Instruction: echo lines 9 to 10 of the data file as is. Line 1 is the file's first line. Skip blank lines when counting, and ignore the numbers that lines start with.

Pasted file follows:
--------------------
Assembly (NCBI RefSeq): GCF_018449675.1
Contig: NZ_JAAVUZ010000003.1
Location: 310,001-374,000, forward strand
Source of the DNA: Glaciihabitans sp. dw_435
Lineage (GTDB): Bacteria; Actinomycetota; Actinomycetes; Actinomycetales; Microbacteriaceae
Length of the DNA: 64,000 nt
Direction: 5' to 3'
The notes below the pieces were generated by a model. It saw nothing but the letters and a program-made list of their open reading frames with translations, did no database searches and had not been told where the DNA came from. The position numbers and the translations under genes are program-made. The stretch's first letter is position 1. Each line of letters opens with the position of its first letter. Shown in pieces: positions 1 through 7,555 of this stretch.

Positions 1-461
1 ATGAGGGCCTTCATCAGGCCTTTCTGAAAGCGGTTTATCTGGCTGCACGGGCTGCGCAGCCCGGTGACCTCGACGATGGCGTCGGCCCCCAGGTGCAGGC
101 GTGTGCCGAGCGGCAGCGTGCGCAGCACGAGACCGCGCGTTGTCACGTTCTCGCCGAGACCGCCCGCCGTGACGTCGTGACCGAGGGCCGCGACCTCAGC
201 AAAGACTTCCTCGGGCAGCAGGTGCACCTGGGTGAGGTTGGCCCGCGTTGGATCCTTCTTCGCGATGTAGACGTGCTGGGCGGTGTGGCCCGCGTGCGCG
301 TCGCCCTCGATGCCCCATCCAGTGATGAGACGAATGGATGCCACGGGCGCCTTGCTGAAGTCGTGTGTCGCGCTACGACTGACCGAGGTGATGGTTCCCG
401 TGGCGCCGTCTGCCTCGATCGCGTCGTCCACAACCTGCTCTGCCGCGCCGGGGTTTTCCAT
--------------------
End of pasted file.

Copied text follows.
Positions 1-461
1 ATGAGGGCCTTCATCAGGCCTTTCTGAAAGCGGTTTATCTGGCTGCACGGGCTGCGCAGCCCGGTGACCTCGACGATGGCGTCGGCCCCCAGGTGCAGGC